The Spurs’ model of stability feeding success doesn’t require much elaboration. But over the past decade, other championship teams have been more stable, at least when it comes to their core group, than many people think. Take the Lakers: Kobe Bryant and Lamar Odom finally broke through and won it all during their fifth and sixth seasons together (2009 and 2010). At the same time, Derek Fisher completed years 10 and 11 with Bryant. Andrew Bynum, Jordan Farmar and Luke Walton each had multiple seasons under their belt by the time the Lakers were ready to make a run to the Finals. While it’s true that the acquisition of Pau Gasol was the final piece to the championship puzzle, without the rest of the roster in place, it’s unlikely the Lakers would have succeeded the way they did.
Dirk Nowitzki and Jason Terry were in year seven together when the Mavericks won it all in 2011. For Dallas, the 2007-08 season saw both the arrival of Jason Kidd and the ascent of J.J. Barea, both of whom played a key role in Dallas’ run four years later. Again, Shawn Marion (2009-10) and Tyson Chandler (summer of 2010) were the final pieces to the puzzle, but the structure was ready when they arrived. Paul Pierce welcomed Kevin Garnett and Ray Allen in 2007-08 and the three superstars spurred the Celtics to a championship, but the defensive chops of the team could be found in Tony Allen and Kendrick Perkins, both of whom were drafted by Boston in 2004. Even Miami’s Big Three had to take some lumps – they didn’t win a title until their second season despite having three top-15 players on their roster – but they also featured veteran role players who were vital to the Heat’s success. Ray Allen, Shane Battier, Mike Miller and Chris Andersen were recruited to help. James Jones and Udonis Haslem were already present to set the tone. Without those guys, it’s possible LeBron would still be without a ring.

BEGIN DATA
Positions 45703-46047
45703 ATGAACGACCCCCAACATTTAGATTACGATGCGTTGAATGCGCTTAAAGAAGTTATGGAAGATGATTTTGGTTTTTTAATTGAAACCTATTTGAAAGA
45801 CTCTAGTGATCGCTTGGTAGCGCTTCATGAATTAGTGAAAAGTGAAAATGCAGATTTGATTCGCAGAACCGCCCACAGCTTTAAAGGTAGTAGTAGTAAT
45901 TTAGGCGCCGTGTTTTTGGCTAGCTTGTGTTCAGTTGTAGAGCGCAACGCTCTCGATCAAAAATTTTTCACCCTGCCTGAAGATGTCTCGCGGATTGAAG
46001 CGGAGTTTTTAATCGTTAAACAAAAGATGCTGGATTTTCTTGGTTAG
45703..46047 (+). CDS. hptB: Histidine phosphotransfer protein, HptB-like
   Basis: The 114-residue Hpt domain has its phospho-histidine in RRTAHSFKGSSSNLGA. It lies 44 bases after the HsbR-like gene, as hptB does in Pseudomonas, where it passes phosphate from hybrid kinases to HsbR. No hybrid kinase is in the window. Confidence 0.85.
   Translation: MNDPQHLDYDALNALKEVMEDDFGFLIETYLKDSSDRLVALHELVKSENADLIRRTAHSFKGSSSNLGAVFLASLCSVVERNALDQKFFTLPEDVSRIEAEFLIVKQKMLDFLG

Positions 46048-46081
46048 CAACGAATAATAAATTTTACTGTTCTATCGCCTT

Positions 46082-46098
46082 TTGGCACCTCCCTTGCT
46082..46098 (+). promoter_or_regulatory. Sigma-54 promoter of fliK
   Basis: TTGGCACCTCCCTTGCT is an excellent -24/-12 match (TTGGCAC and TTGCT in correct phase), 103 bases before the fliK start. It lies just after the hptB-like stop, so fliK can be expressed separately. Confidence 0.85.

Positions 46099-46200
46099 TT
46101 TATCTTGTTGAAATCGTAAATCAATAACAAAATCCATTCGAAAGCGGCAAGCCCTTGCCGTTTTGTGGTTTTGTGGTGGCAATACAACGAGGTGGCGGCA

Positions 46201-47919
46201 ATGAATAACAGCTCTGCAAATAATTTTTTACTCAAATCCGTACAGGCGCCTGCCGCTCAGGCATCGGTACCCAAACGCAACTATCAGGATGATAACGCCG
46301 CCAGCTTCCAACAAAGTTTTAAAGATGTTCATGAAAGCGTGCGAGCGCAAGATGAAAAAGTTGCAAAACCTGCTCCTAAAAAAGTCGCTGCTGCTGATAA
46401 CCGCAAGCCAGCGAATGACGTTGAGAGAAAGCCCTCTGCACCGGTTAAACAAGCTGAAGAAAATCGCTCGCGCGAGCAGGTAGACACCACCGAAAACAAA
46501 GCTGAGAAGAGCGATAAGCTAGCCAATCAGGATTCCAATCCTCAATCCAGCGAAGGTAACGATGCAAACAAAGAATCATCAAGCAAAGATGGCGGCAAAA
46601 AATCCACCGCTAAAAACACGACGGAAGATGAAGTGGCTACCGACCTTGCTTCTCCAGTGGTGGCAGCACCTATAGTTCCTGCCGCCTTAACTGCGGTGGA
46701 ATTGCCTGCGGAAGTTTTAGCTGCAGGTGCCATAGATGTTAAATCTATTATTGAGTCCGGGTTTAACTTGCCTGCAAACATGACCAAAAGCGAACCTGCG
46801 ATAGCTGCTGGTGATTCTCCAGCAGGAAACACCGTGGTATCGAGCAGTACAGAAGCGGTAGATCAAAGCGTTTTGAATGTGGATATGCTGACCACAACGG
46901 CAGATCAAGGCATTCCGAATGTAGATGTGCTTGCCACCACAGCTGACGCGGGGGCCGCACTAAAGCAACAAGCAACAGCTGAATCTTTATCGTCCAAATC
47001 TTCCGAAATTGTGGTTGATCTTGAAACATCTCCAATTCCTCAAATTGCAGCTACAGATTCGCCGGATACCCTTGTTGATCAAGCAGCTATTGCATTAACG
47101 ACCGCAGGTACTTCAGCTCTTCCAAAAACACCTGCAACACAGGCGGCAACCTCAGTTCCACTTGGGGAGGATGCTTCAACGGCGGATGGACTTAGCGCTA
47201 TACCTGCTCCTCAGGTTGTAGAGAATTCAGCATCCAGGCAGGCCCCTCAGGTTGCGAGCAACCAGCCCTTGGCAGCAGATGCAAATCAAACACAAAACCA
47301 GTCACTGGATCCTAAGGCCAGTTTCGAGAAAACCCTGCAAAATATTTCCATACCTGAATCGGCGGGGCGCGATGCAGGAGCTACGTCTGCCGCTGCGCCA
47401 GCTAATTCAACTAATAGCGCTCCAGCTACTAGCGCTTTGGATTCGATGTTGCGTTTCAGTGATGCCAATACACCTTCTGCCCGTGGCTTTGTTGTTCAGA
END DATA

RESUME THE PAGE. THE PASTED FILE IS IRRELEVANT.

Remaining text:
The argument could be made that Daryl Morey is still assembling his core, that all of this is pretext to his big move, the practice that will be perfected when he finally manufactures his trio of superstars. If he does make that happen, he’ll need to fill out his roster somehow, which looks may be difficult, given his modus operandi and the reputation it may earn him. If he doesn’t build his own Big Three, then all this maneuvering will look like little more than busy work, rearranging deck chairs on the Titanic.
That’s probably a bit harsh. The Houston Rockets are hardly the Titanic. Howard, Harden, Ariza, and Terrence Jones is a perfectly decent core group. Maybe it’ll all work out for Morey and company, and they’ll use some of their assets to land that superstar they dream of. But if the mission fails, it’ll be clear to everyone why it did, and there will be no shortage of those reveling in their demise. Such is the price of being run by a genius, and being called one; failures are amplified, and constant success is expected. The rough weekends are remembered. The good ones are not.